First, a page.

Light Chain Deposition Disease (LCDD)
This is a systemic disorder that involves the immune system, caused by an excess buildup of immunoglobulin light chains in the tissues and organs. Light chains are an important part of the body’s immune system. However, if they become trapped in the tissues of the kidneys, lungs, skin, joints or blood vessels, the light chains can trigger reactions that lead to tissue or organ inflammation and damage. Early signs and symptoms of LCDD may include protein in the urine, high blood pressure, decreased kidney function and nephrotic syndrome (a kidney disorder that causes the body to eliminate too much protein in the urine). Approximately 50 to 60 percent of patients with LCDD have myeloma, and about 17 percent have monoclonal gammopathy of undetermined significance (MGUS).
Plasma Cell Leukemia (PCL)
This is rare plasma cell disease that may be primary (without known cause) or secondary (evolving from an existing diagnosis of myeloma). Most cases are primary; only about 5 percent of cases are diagnosed in patients who have myeloma. In this disorder, patients have a high level of plasma cells (greater than 20 percent) circulating in the blood, often creating plasmacytomas throughout the body. This disease is treated like myeloma. However, patients frequently require more aggressive therapy because PCL is more aggressive than myeloma.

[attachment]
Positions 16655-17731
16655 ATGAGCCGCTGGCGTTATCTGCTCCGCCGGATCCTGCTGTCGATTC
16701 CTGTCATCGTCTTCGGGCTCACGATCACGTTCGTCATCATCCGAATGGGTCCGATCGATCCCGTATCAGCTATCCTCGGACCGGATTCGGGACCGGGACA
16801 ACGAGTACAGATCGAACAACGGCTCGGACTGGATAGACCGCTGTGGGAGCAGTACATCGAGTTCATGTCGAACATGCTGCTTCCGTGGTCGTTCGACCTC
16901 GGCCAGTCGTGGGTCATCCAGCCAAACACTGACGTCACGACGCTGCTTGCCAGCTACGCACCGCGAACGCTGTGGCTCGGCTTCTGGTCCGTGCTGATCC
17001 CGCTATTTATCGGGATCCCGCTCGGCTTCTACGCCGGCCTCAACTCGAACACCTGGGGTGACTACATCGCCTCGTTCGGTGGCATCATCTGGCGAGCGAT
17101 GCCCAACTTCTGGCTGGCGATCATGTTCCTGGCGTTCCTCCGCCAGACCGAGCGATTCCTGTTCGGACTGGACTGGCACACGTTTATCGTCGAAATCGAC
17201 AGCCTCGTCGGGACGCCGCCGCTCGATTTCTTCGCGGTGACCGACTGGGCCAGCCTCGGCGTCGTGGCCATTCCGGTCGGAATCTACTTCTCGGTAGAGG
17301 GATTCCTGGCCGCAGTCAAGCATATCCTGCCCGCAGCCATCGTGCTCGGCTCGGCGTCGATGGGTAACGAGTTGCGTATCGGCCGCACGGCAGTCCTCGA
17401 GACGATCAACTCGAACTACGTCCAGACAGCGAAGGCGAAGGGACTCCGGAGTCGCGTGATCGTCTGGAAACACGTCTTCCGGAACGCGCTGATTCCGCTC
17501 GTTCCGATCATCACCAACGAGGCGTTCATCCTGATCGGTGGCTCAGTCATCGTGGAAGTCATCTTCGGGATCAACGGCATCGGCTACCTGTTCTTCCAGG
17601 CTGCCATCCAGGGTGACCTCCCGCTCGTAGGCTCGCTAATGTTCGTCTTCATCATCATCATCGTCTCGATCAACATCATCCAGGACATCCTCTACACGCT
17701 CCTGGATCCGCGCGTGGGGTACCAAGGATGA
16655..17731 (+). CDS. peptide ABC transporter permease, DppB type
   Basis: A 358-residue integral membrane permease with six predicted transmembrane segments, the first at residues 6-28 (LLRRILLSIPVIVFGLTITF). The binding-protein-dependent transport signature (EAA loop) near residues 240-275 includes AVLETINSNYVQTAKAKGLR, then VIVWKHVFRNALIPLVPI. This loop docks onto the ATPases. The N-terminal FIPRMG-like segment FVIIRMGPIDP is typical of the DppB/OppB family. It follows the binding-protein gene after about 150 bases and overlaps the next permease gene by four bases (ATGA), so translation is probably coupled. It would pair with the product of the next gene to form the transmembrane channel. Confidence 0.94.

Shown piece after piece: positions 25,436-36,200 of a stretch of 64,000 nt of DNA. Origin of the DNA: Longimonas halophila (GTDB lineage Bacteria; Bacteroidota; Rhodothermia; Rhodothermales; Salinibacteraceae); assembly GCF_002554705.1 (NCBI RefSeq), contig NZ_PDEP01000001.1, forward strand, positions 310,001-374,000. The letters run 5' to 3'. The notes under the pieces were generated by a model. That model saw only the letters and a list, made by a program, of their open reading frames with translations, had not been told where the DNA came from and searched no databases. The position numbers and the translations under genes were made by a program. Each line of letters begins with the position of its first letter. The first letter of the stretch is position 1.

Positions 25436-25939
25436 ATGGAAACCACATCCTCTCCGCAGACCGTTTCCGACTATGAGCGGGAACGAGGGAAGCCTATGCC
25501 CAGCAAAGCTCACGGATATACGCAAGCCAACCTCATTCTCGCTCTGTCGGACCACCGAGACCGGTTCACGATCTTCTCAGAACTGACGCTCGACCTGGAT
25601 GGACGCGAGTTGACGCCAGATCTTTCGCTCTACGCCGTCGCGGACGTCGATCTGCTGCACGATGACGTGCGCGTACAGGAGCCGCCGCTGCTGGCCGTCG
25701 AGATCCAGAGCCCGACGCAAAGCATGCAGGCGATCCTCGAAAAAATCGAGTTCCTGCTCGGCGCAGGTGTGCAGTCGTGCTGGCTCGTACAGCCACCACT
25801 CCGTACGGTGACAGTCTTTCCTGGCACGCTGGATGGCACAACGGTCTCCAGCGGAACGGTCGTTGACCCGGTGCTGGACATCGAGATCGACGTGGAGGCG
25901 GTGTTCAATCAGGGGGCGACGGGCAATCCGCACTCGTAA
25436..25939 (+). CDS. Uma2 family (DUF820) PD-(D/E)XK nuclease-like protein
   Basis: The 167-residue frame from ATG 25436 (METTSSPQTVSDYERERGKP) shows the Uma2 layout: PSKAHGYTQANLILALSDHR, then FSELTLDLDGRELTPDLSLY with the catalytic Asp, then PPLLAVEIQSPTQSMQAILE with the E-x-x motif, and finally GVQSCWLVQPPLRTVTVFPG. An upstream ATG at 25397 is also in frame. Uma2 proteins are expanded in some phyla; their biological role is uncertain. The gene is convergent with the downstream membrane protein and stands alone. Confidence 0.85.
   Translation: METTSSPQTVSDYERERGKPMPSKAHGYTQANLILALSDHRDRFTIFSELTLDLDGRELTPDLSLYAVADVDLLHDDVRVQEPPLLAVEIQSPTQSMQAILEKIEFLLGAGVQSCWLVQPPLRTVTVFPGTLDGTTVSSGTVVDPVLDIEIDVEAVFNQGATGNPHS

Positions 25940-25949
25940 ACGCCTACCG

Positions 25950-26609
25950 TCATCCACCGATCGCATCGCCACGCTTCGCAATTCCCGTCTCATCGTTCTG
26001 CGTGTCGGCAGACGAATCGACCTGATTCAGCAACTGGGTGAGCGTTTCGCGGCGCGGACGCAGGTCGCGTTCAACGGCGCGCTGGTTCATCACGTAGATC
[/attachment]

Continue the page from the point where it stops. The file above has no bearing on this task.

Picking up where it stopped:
POEMS syndrome is an uncommon marrow disorder related to myeloma. It gets its name from its five most common features:
- Peripheral neuropathy
- Organ enlargement
- Endocrine gland dysfunction
- Monoclonal plasma cell tumors and monoclonal immunoglobulin
- Skin changes
Peripheral neuropathy is often the most disabling feature of the syndrome and can include progressive weakness of the arms or legs. Liver or spleen enlargement is less common. The bone alterations related to the accumulation of plasma cells in the marrow are different from bone alterations in classic myeloma (the marrow looks denser than normal, rather than less dense). Thyroid or sex hormone deficiencies caused by endocrine gland dysfunction may require hormone replacement therapy. Other features not included in the POEMS acronym are high red blood cell or platelet counts, extravascular volume overload (swelling) and lung disease. Patients can benefit from radiation or chemotherapy treatment and, in some cases, from autologous stem cell transplantation.